The two North Carolina operations closed with the development of lower cost sources in Chile but could, should a massive demand materialize and prices rise as a result, be reactivated.
Based on figures used in the Lithium Panel report and later reserve data it is estimated, very approximately, that the FMC and former Foote operations contained reserves of 80,000 and 150,000 tonnes Li respectively at the time both operations were closed.
The Panel, based principally on Kesler’s very extensive work along the 48km long belt estimated a potential recoverable resource down to a depth of 1,500 metres of 375 million tonnes of ore at a grade typical of the area thus containing 2.6 million tonnes Li.
Other known pegmatite sources are small.
The Panel report listed tonnages for three brines – at Searles Lake, California, at Silver Peak, Nevada and the Great Salt Lake, Utah.
At Searles Lake lithium was recovered as a by-product from the commercial production of soda ash, potash and borax. The lithium was essentially a contaminant and with a process modification production ceased in 1978. It is highly improbable that lithium recovery will take place in the future. Silver Peak commenced production in the 1960’s pumping brines varying from 100 to 300 ppm Li. It continues to operate and the remaining economic reserves are estimated at 40,000 tonnes Li.
In the Great Salt Lake the overall tonnage of contained lithium approximates to 520,000 tonnes but the grade is very much lower than other brines considered as potential reserves in this report.
At the Salton Sea KGRA in southern California a brine with very high concentrations of potash, lithium, boron, zinc and lead is used to produce 288 megawatts of electric power.
A 30,000 tpa high grade zinc plant based on the brine has experienced technical problems but the brine also grades about 200 ppm Li and the throughput contains approximately 16,000 tpa Li. (William Bourcier, Lawrence Livermore National Laboratory, personal communication). Earlier (Duyvestein, 1992) calculated a similar figure of approximately 11,900 short tons of carbonate per 50 MW of capacity.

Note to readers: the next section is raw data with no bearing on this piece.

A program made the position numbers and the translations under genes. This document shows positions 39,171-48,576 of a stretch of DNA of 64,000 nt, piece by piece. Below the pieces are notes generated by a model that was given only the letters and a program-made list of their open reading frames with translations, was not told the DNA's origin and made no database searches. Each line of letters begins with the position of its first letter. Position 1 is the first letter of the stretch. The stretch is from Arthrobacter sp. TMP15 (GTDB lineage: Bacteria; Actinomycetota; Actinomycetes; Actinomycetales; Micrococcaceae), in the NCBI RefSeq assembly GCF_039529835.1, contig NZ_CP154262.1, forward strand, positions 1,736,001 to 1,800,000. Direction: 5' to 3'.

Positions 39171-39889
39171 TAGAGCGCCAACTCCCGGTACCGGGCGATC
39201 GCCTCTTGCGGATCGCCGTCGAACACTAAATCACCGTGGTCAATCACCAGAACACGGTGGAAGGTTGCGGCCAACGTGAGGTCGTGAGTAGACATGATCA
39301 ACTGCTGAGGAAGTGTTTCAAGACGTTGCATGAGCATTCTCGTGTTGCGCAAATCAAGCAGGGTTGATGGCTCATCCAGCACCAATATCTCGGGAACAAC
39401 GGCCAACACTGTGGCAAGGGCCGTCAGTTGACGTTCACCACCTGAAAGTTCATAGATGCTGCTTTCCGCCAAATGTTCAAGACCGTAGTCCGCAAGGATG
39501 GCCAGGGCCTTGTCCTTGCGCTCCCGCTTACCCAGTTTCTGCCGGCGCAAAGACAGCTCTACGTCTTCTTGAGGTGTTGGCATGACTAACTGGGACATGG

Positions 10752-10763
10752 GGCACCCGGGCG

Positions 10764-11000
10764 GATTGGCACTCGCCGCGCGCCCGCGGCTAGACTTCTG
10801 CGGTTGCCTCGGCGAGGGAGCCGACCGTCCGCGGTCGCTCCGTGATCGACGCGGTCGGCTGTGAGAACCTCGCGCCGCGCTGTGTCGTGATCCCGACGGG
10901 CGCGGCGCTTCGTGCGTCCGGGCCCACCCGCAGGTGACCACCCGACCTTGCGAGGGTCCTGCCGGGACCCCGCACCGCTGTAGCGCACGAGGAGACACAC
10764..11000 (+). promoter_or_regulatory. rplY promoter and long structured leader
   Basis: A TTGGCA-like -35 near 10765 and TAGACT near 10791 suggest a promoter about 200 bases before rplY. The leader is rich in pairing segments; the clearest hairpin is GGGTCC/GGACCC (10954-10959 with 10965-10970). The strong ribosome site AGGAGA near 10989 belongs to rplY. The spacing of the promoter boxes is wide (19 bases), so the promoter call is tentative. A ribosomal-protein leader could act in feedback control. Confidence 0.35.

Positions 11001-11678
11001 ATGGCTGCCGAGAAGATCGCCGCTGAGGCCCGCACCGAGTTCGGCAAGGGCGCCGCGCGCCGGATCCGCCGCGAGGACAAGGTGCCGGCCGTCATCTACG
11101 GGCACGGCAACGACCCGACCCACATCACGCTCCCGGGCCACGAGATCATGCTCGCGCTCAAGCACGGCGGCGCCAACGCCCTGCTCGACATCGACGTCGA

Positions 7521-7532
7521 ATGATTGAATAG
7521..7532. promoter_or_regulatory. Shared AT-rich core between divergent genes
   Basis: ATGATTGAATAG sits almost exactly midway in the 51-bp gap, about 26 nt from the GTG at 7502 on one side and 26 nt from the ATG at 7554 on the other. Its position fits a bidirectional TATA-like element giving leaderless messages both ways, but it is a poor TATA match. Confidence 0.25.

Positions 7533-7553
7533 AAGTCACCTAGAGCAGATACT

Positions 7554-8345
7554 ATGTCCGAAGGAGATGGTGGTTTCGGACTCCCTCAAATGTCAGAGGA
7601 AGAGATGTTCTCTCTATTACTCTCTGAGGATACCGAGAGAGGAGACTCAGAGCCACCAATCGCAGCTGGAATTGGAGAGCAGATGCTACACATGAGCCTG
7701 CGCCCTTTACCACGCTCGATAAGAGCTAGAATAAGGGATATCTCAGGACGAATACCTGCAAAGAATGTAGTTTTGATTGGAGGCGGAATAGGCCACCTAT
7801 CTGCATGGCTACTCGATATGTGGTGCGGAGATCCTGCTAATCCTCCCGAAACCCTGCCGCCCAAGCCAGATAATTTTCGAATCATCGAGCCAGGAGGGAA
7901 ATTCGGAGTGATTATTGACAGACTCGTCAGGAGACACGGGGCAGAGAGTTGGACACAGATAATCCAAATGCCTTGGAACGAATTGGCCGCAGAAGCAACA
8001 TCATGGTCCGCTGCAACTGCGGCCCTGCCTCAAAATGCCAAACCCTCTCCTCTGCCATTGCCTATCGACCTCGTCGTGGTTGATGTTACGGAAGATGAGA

To put a reserve tonnage to the annual rate a 20 year life is assumed to give a figure of 316,000 tonnes Li.
There are other sites in the area with high lithium values.
Further north at the Mammoth Lakes geothermal field with a much lower lithium concentration, Lawrence Livermore Labs have a current project aimed at silica recovery which would be a first step in recovering lithium from brines of this nature
Collins (1978) estimated a possible reserve of 0.75 million tonnes of Li in one tenth of the area underlain by the Smackover Formation which extends through North Dakota, Wyoming, Oklahoma, east Texas and Arkansas. Other lithium-containing brines exist in the Paradox Basin, Utah.
At the McDermitt Caldera on the Oregon/Nevada border, Western Uranium Corporation are re-examining seven lenses of hectorite clay originally drilled by Chevron Resources.
Drilling at the most southerly site, the PCD lens, is confirming the tonnage and grade indicated by Chevron. This lens has a length of about 2 kms, a width of approximately one kilometer and a thickness of 100 metres under shallow overburden. Higher grade portions of the deposit grade over 0.35% Li and the cut off used in the reserve calculation is 0.275% Li.
Chevron reported that the total resource contained 23.9 billion lbs of carbonate – 2 million tonnes of Li and test work on recovery methods is currently being undertaken.
Hectorites are known to occur elsewhere in the western United States but no reserve data exist.